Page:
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Facing the challenges of computational target prediction

To which proteins does a compound bind? Is it selective or promiscuous? These are questions which can be answered by inverse virtual screening, which identifies potential targets for a molecule of interest. Experimental screening of a molecule on thousands of targets is costly and elaborate. Contrarily, structure-based computational methods are only limited by the availability of 3D structures, rendering them an important complement to experimental methods.

Our inverse screening method XxirT combines triangle descriptor matching [1] with a new ranking approach, considering a reference score for each pocket. A precalculated bitmap encoding of the descriptors and an efficient design of a database for 3D protein structures allows a rapid screening of thousands of protein-ligand complexes with a query compound.

Classical protein-ligand scoring functions are not capable of inter-target score comparison, since the absolute values are target-dependent. Therefore, in inverse virtual screening, a major problem is the design of a ranking scheme allowing the comparison of target scores with respect to one query compound [2]. A lack of available data for statistical evaluation of the ranking capability further complicates the task. Data sets mostly contain positive hits, e.g. binding affinities for one molecule to several proteins while lacking negative data points, such as ‘the molecule does not bind to this protein’. As a basis for statistical evaluation of our new inverse screening concept, we introduce a dataset consisting of a ligand set of approved drugs and the scPDB target database [3]. Drugs are well qualified for use in a method evaluation dataset, as they are well tested and had to pass selectivity standard tests to get approved. Therefore, their targets are comparably well-characterized, allowing a classification into true positives and true negatives. This approach is the first that evaluates a structure-based inverse screening method on a systematic statistical test.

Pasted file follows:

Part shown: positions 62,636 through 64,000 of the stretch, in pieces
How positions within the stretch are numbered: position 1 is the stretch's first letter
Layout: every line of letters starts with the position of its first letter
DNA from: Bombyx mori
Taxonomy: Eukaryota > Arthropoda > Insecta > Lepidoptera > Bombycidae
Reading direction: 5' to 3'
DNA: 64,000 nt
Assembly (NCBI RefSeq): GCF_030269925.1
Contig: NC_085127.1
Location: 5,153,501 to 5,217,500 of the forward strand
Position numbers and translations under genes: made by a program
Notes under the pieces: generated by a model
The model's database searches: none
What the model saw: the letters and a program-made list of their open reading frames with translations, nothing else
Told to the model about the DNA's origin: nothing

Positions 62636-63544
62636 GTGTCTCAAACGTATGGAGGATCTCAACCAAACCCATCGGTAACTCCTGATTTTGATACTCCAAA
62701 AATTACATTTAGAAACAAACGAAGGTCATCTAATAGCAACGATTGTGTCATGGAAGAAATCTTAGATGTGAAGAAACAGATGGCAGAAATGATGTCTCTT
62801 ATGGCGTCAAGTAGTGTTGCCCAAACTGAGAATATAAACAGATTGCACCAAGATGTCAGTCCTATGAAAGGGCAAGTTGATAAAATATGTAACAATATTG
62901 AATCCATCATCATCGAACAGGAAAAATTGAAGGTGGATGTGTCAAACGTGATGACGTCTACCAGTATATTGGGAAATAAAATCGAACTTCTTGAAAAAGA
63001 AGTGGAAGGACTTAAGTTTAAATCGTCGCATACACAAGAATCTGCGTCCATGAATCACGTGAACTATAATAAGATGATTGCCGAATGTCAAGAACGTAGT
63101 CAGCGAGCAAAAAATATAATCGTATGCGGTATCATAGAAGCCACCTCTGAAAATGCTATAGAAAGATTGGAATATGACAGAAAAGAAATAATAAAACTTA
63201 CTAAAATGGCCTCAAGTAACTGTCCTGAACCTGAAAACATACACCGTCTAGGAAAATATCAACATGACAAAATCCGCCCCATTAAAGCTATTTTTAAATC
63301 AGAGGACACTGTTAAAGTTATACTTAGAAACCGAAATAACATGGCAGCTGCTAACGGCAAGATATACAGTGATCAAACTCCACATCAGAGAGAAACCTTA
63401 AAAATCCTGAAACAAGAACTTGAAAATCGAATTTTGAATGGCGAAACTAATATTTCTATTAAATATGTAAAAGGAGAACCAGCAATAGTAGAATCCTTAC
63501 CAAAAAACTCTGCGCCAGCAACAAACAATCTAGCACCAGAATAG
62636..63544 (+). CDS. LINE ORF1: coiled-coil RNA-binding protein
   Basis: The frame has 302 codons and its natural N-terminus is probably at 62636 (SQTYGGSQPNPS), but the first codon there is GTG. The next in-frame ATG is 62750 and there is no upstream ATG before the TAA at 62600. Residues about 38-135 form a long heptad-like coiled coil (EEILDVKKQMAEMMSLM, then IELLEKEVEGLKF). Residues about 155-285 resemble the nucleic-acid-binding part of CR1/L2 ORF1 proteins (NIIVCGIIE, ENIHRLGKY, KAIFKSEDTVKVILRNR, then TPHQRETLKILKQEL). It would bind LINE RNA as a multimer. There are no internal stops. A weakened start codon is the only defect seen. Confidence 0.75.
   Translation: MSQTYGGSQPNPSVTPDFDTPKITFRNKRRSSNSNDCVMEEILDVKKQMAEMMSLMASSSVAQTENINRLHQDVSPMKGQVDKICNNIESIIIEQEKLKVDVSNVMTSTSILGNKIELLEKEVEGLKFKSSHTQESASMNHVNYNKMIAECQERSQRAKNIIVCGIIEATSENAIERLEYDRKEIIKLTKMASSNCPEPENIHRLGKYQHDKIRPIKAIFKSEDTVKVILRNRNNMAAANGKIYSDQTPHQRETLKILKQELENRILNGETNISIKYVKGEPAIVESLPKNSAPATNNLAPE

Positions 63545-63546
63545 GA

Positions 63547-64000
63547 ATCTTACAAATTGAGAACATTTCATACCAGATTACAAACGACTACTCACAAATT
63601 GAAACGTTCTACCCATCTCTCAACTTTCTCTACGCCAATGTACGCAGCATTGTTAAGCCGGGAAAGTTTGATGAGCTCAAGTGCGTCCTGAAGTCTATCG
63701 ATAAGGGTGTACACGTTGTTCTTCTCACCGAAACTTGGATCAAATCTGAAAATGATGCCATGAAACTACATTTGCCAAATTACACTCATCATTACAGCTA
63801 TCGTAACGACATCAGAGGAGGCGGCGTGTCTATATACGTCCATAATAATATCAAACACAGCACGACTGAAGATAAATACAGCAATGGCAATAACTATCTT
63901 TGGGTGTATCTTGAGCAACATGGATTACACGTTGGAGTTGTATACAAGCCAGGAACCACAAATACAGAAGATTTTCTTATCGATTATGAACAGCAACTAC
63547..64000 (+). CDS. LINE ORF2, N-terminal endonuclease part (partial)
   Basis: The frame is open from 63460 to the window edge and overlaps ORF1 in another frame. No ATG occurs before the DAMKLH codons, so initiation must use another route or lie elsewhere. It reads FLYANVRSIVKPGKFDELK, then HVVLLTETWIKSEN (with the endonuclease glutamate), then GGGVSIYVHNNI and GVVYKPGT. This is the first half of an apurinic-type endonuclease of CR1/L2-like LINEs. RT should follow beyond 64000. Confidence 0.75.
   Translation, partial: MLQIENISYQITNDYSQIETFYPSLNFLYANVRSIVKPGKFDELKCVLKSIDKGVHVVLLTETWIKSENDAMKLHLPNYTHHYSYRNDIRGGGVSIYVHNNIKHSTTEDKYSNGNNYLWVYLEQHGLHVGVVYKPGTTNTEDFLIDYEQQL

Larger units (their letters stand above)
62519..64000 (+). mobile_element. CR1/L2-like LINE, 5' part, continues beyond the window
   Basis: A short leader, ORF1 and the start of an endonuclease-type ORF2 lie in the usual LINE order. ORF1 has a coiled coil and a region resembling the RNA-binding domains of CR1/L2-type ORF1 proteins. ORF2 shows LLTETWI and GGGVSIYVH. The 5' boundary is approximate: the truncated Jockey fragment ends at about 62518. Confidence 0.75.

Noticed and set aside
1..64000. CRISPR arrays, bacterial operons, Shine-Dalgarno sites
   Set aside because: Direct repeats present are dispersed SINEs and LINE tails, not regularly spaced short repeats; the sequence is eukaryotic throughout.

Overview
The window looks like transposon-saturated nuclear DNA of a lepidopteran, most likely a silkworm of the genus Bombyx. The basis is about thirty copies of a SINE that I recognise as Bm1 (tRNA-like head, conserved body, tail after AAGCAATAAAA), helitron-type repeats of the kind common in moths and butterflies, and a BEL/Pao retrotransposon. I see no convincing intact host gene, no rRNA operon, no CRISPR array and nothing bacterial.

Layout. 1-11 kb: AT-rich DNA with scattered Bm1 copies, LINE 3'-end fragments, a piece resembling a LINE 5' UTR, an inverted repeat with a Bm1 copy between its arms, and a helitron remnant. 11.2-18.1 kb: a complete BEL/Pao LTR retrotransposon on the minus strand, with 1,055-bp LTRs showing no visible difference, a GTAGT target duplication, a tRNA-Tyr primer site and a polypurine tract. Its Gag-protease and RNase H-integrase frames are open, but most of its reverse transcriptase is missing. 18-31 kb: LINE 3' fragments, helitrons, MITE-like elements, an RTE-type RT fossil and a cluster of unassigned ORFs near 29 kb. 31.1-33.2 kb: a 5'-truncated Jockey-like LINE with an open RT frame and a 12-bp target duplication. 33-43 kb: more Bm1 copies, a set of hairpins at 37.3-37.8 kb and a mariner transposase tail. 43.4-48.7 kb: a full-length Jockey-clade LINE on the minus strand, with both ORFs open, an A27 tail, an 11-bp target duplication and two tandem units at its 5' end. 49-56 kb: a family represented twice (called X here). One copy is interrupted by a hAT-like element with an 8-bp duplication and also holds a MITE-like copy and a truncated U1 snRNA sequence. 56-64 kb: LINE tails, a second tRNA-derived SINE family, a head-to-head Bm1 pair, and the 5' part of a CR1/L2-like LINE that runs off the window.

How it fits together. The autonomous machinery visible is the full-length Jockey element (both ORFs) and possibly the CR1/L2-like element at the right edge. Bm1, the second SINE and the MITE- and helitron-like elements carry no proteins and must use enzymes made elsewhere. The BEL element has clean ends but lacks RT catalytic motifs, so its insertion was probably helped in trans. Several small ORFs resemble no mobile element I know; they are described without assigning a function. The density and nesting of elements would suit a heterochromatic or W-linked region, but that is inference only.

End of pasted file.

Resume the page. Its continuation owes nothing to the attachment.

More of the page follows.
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Correspondence to Karen T Schomburg.

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Schomburg, K.T., Rarey, M. Facing the challenges of computational target prediction. J Cheminform 6 (Suppl 1), O3 (2014).

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